In 1991, Terri took a trip to Australia and visited the Australia Zoo, where she first laid eyes on Steve during one of his crocodile shows. “I was absolutely floored,” Terri told Barbara Walters in 2006. “That was it. This man was a real-life hero. I fell then and there, love at first sight, not a problem. I said to my friend, ‘I got to meet this guy.’” The couple got engaged just four months later.

3. The first episode of The Crocodile Hunter was filmed during Steve and Terri Irwin's honeymoon.

Metro Goldwyn Mayer

Appropriately, Steve and Terri spent their honeymoon traveling around Australia trapping crocodiles for relocation. Then they got a call “that there was a crocodile that needed help,” Terri recounted to Scientific American. “We dropped our honeymoon, we went to north Queensland, and we helped this crocodile and filmed a documentary on the premise that the cameraman just chases Steve around. Steve hadn't been to acting school, he had no preconceived notions. His background was exactly what you see on television, he's done that all his life. We thought we'd do one show. What happened was, it did really well, so we did a part two. And from then on, we found that Steve's natural behavior in the wild happens to be fascinating!” Recognizing that Steve’s enthusiasm would be a huge draw for audiences, Animal Planet picked up The Crocodile Hunter as a regular series.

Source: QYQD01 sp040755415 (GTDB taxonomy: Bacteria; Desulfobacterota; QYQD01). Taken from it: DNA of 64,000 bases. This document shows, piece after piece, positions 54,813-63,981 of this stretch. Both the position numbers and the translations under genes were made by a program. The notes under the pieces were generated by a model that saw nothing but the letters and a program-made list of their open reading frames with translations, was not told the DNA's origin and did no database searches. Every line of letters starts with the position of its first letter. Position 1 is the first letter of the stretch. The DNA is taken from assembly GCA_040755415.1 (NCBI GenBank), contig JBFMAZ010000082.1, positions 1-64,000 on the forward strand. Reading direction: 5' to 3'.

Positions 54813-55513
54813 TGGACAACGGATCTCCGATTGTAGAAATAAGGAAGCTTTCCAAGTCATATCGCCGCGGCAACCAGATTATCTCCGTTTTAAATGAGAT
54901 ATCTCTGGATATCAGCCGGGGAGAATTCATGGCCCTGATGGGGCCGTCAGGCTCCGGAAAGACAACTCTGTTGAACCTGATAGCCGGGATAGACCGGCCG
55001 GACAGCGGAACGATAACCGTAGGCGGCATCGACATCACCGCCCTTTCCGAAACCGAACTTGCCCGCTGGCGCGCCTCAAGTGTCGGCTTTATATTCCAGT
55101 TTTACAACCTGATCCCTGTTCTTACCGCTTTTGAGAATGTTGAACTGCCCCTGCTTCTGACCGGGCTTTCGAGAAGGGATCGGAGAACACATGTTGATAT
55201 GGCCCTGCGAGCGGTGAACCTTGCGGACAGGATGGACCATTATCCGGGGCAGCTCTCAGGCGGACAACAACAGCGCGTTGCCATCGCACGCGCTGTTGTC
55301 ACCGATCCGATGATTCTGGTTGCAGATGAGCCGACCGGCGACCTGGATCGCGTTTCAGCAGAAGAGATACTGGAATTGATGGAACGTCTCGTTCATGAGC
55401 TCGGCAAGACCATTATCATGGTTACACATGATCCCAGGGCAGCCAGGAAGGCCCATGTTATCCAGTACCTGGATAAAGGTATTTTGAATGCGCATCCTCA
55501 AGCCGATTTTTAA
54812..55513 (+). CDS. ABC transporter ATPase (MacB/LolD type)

4. Irwin believed his enthusiasm was the key to The Crocodile Hunter's success.

When asked by Scientific American about what he attributed the show’s immense popularity to, Irwin quipped, “Nothing to do with my looks, that's for sure! Yeah, I normally get a big croc out in the foreground of any filming.” But he did have a real theory: “You know what I reckon it is? My belief is that what comes across on the television is a capture of my enthusiasm and my passion for wildlife. Since I was a boy, from this house, I was out rescuing crocodiles and snakes. My mum and dad were very passionate about that, and I was lucky enough to go along. The first crocodile I ever caught was at 9 years of age, and it was a rescue. So now what happens is the cameras follow me around and capture exactly what I've been doing since I was a boy. Only now we have a team of, you know, like 73 of us, and it's gone beyond that.